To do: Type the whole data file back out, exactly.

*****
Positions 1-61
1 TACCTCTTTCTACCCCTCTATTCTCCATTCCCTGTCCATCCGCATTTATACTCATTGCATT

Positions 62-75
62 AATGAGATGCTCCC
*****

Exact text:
Positions 1-61
1 TACCTCTTTCTACCCCTCTATTCTCCATTCCCTGTCCATCCGCATTTATACTCATTGCATT

Positions 62-75
62 AATGAGATGCTCCC